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Pre-trial witness interview notes permitted in cross-examination

If my friend testifies in my defence at trial, can my lawyer’s notes of a previous interview be used in his cross-examination? What if my friend reviewed the notes before he took the stand, and what if he confirms their accuracy?

In the recent appeal decision of R. v. Mitchell 2018 BCCA 52, the court considered whether the defence lawyer’s notes of interviewing a key witness should have been allowed into evidence for the purpose of cross-examining the witness. A lawyer’s notes, such as the interview notes, need not be disclosed to the other side because of the privacy allowed by litigation privilege. However, if a witness admits to reviewing a previous statement to refresh their memory for trial, the statement can be used by the opposing party in cross-examination. Whether the notes should have been included was critical, because the contents were essential to the judge’s assessment of the witness’ credibility, and ultimately convicting the accused for the alleged sexual assault.

The central issues on appeal were:

  1. whether the notes constituted a previous statement of the witness that could be used for cross-examination because privilege was waived; and
  2. if privilege was waived, whether the judge erred in permitting unrestricted use of the statement in cross-examination (the statement was not first reviewed by the judge, nor was it redacted in any way).

The Court first distinguished types of privilege, noting that litigation privilege applied to the notes – and was intended for the purpose of a “zone of privacy to facilitate investigation and preparation for trial”. In considering whether the notes were a statement of the witness for the purpose of section 10(1) of the Canada Evidence Act (which allows cross-examination on previous statements), the Court concluded that the lawyer’s notes alone were not sufficient, but that the law was clear that the statement need not be verbatim or signed by the witness. The witness did testify that the notes were, for the most part, accurate – though in point form. The Court of Appeal was satisfied that his testimony provided assurance that the notes were a reasonably accurate representation of his oral statement, and that he was in a position to answer questions about the notes. Therefore, the notes were appropriately treated as a previous statement, and fair game for cross-examination.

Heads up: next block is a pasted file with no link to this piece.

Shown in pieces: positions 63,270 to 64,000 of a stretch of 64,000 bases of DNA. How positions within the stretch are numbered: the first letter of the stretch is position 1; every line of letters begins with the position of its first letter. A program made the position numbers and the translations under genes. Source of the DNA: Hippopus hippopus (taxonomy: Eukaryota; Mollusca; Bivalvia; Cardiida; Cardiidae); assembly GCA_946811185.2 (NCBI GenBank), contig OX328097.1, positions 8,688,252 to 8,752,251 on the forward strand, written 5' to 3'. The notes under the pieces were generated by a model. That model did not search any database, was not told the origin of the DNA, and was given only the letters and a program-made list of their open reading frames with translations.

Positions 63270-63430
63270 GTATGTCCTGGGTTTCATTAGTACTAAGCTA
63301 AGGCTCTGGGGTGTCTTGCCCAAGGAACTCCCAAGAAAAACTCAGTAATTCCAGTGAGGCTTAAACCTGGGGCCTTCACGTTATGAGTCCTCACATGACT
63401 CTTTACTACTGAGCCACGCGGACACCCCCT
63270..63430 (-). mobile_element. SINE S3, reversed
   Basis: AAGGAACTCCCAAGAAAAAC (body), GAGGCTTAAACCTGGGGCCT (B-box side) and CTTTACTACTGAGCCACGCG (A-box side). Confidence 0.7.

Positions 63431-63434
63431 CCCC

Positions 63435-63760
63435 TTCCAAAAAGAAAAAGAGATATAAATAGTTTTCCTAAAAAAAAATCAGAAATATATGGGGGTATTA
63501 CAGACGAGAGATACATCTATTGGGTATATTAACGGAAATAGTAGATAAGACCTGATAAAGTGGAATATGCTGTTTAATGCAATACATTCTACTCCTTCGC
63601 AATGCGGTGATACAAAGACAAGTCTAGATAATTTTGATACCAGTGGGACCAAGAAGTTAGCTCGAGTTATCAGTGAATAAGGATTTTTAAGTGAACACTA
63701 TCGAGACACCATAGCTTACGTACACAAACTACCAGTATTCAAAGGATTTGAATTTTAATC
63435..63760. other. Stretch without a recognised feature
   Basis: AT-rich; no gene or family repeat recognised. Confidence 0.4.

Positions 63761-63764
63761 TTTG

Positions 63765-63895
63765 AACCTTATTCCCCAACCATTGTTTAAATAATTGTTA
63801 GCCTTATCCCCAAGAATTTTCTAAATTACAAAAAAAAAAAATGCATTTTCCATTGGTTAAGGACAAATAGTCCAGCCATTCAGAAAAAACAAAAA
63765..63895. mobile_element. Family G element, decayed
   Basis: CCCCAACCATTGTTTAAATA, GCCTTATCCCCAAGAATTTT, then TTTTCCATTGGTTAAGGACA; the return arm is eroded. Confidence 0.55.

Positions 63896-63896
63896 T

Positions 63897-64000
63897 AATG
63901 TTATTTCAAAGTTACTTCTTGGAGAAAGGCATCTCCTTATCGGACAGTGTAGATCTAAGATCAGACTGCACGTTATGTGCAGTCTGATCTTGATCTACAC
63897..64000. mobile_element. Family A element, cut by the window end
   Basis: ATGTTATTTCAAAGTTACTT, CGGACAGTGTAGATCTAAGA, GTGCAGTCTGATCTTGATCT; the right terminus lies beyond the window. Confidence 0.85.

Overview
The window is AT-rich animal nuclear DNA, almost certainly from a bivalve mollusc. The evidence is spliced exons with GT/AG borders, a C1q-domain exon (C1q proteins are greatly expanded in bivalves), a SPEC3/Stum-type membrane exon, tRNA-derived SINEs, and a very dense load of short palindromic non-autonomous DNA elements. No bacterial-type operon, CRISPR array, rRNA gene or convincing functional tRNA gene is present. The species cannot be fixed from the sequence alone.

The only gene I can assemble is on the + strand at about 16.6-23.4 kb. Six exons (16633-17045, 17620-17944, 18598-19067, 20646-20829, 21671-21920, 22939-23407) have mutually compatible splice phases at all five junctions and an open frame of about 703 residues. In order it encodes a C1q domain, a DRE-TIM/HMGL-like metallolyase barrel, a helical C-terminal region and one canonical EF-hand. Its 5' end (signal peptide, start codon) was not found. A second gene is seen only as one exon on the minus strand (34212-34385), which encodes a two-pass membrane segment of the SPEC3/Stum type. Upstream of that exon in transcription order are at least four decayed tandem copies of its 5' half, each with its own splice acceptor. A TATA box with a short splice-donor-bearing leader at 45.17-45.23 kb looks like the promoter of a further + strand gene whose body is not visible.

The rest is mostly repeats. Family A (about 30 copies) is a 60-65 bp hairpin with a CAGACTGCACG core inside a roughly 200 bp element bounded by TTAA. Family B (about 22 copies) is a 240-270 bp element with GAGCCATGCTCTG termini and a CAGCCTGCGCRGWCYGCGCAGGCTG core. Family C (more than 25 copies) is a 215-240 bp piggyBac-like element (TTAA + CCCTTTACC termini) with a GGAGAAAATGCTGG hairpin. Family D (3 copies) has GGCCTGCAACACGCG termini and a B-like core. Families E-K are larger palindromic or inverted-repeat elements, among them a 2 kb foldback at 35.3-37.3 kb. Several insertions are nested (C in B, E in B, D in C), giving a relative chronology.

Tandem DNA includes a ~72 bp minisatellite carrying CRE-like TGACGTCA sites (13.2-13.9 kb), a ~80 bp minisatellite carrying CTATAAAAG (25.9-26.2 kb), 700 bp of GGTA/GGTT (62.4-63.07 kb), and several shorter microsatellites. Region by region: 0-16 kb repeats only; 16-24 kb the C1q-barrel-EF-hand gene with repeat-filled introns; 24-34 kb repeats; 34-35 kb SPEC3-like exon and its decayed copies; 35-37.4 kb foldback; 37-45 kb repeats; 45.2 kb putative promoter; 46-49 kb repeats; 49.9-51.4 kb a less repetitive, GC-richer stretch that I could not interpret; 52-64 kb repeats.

The Court then turned to the waiver of privilege. The Court identified that the trial judge had erred in saying that a witness could waive privilege – as only the accused can do that. However, actions taken on behalf of the accused in litigation (such as calling a witness to testify), and the consequences to each parties’ decisions in a trial may constitute a waiver of privilege. Here, the accused chose to refresh the witness’ memory with the statement, and chose to have the witness testify – and the witness’ evidence that led to the waiver of privilege was a consequence of those decisions. It is important to note that different considerations may have applied if the notes were subject to solicitor-client privilege, which was not the circumstance here. Further, there was no lawyer work product in the notes – they were limited to point form entries of a factual nature (so they were not part of the solicitors’ brief or privileged work product). The Court ultimately concluded that the waiver of privilege is an issue created by the party putting a statement to a witness to refresh their memory, and rejected arguments of prejudice (if anything, the accused prejudiced himself).